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No-Till Farming Is Even Better for Wildlife Than Thought

Some species adapt well to no-till fields
soybeans


Soybeans growing in a no-till field.
Credit: Don O'Brien/Flickr

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As grassland has morphed into farmland across the American Midwest, wildlife diversity and abundance have declined. But for some birds things might not be so grim. Some grassland species appear to have adapted particularly well to no-till soybean fields, according to research published in March in the journal Agriculture, Ecosystems, and Environment.

Tilling is a process in which farmers remove weeds and loosen soil before seeding the ground, but no-till farming eschews that practice. Detritus from the previous season's harvest is left covering the ground, where it provides a nice foundation for nesting birds.

That birds were more likely to nest in no-till fields than in tilled ones was not terribly surprising. Rather it was “the extent that birds used no-till [fields], the species of birds we found nesting, and their nest success relative to what we consider quality habitat,” says Kelly R. VanBeek, who conducted the study for a master's thesis at the University of Illinois at Urbana-Champaign.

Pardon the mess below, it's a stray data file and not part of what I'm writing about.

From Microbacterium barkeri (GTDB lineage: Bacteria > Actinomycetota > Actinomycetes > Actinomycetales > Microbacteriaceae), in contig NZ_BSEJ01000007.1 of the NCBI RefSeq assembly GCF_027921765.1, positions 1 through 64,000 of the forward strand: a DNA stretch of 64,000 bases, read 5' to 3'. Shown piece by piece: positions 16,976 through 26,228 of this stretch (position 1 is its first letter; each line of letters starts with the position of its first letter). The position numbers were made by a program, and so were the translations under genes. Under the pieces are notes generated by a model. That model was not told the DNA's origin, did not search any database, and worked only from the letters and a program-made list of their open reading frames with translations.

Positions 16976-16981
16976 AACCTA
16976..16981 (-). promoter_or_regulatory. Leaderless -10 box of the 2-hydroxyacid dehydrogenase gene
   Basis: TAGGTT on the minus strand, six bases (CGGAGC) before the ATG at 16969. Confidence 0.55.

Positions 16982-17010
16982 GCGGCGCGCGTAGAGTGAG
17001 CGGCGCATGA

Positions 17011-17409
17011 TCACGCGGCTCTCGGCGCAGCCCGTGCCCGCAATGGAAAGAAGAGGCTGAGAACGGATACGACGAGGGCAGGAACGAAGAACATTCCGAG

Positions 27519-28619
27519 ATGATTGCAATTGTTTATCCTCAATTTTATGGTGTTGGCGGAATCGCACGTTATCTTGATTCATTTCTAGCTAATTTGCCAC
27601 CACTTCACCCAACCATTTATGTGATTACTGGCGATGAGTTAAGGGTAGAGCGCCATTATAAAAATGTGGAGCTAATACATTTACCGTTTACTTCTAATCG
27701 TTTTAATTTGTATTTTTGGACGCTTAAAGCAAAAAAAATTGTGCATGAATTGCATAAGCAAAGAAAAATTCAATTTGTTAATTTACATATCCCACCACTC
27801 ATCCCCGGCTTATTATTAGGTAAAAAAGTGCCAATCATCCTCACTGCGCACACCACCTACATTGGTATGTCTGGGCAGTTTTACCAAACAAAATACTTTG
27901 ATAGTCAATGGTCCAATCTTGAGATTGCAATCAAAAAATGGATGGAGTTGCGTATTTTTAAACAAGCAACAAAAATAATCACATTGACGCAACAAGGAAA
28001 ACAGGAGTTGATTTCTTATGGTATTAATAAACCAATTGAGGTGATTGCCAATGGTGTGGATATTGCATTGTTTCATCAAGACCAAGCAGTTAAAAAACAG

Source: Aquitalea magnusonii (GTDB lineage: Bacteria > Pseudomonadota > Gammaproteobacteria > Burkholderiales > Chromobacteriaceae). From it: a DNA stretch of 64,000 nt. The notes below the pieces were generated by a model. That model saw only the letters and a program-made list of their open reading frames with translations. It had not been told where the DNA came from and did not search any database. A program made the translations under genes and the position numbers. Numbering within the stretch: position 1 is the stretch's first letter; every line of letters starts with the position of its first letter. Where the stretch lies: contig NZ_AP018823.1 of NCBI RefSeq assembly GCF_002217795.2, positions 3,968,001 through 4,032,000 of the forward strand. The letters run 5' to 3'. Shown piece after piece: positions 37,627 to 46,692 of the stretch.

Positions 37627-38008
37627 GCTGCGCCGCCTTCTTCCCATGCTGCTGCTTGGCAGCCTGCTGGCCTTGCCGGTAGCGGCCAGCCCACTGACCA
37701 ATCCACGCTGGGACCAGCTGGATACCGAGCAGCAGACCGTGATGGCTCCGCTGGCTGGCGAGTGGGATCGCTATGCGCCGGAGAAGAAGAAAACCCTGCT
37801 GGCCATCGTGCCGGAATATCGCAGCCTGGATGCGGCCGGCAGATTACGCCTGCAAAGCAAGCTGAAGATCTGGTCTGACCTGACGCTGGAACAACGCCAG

James Herkert, director of the Office of Resource Conservation at the Illinois Department of Natural Resources, was also surprised by the species diversity in no-till fields, including several “that are of conservation interest such as eastern meadowlark, dickcissel [and] upland sandpiper.” American robin nests were the most common found in both field types, which was also unexpected because robins tend to prefer nesting in trees and shrubs. It “shows just how adaptable they are,” he says.

Nest loss was high in both types of fields, though. The birds whose nests were destroyed by machinery would have been spared if planting were delayed until June 1. But in the past 10 years farmers have planted, on average, 66 percent of soybeans by May 30, in part because soybeans have better yields if planted earlier.

The conflicting needs of farmers and wildlife “make finding win-win solutions challenging,” Herkert says. Still, the researchers suggest that rather than buying small tracts of land to set aside as wildlife reserves, conservationists should work with farmers to implement more ecologically sustainable strategies, such as no-till farming.

This article was originally published with the title "Where Farmers and Birds Agree."

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